Fixed PPA Price: This is a price which is higher than the current utility electricity rate, but offers long-term savings if the utility rate is projected to rise above this fixed PPA rate in the future.
PPA Escalator: With a PPA escalator, the PPA price increases steadily over time at a rate negotiated by the offtaker and the developer. This is typically at a rate below 3%.
The chart below, courtesy of the NREL report on university PPAs, identifies the key differences between a fixed PPA price, and a PPA escalator.
As noted above, another aspect of the negotiation process concerns ownership of environmental incentives and attributes. This refers to renewable energy certificates (RECs), which can be used to meet clean energy requirements and goals. In some cases, the university/offtaker may wish to claim ownership of these RECs in order to meet climate related targets, but it could improve the economics of the project if the developer takes ownership of the RECs. The NREL offers more detailed information on RECs at this link.
Benefits of a PPA
There are a number of reasons why universities across the United States are using power purchases agreements to deploy solar PV.
Tax Equity: As universities are generally listed as public agencies/nonprofit organizations and typically do not pay taxes, tax equity investors may come onboard with a PPA solar project. This means that the tax incentives available for solar will not be ‘wasted’ in the process, and the university can benefit indirectly from these incentives through lower electricity rates. Full details of how tax equity investors and universities can work together to avail of these incentives are available here.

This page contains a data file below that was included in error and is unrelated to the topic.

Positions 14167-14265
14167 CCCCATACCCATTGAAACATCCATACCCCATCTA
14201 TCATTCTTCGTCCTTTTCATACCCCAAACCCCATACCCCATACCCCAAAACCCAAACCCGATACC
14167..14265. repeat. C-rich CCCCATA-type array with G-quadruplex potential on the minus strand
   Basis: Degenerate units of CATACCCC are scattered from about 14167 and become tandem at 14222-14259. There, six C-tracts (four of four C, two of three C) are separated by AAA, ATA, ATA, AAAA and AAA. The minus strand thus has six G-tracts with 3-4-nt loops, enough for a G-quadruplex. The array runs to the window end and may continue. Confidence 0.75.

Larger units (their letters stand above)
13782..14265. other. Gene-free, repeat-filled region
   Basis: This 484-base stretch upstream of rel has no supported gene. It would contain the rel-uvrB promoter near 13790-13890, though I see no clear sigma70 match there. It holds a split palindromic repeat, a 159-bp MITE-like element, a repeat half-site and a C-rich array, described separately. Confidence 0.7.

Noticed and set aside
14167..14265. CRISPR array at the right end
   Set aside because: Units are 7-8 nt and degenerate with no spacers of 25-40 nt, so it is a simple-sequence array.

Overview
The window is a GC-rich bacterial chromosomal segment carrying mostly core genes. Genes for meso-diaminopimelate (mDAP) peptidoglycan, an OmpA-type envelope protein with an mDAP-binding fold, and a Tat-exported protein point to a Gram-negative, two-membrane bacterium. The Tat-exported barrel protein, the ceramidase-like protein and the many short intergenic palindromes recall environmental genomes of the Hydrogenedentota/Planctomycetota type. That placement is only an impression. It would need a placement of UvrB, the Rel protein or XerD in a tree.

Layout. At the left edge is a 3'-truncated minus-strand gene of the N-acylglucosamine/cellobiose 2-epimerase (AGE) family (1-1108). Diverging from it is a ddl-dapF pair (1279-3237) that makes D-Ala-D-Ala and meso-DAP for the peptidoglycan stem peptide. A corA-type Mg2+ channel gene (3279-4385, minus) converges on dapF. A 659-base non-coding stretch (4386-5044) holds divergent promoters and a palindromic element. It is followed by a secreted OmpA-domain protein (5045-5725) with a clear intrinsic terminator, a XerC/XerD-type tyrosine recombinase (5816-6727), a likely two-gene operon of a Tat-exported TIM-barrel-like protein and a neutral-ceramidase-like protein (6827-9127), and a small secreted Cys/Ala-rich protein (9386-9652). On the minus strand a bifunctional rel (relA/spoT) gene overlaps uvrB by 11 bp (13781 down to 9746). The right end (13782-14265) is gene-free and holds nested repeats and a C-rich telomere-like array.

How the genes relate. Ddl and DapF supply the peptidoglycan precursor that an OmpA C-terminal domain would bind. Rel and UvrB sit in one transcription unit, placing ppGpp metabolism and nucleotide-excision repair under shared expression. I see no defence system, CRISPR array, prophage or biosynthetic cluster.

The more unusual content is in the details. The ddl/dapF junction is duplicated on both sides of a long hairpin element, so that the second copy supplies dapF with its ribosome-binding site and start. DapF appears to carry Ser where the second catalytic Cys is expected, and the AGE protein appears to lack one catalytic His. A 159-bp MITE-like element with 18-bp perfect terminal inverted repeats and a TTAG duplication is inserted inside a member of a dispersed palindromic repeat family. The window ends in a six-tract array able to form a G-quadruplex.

No upfront cost: A PPA allows the university to receive the benefits of solar without a large upfront investment in the project.
No extra budgetary outlays: Existing electricity expenditures can be incorporated into the PPA, and no extra outlay is required for maintenance or operational costs.
Safeguard against volatile utility rates: Utility rates are uncertain, so a PPA pricing structure offers universities cost certainty for the term of the contract.
Simplicity of procedure & maintenance: The developer handles all installation, operations and maintenance associated with the project.
Challenges of a PPA
Of course, despite all these benefits, there are some challenges and obstacles which can be associated with a solar PPA for universities.
PPAs are not currently available in all states.
There is a learning curve associated with PPAs for university staff.
CFOs, in some cases, may be reluctant to enter into such a long-term contract for their power.
Higher PPA prices may result from low university creditworthiness.
Which States Allow PPAs?
Although state regulations may limit or restrict the sale of electricity by non-utility providers in regulated markets, certain states have facilitated PPAs through clarifications regarding third-party system owners. To learn about the PPA policy in your state, consult The Database for State Incentives for Renewables and Efficiency.
If you represent a school, university, or other educational facility, then you could benefit from a solar PPA. YSG has been operating in the solar market for over ten years and will guide you through the entire process of going solar, from start to finish. Send us an email or call at 212.389.9215 to learn more.
YSG Solar is a project development vehicle responsible for commoditizing energy infrastructure projects. We work with long-term owners and operators to provide clean energy assets with stable, predictable cash flows. YSG's market focus is distributed generation and utility-scale projects located within North America.
All information in this blog post is courtesy of this document from the National Renewable Energy Laboratory.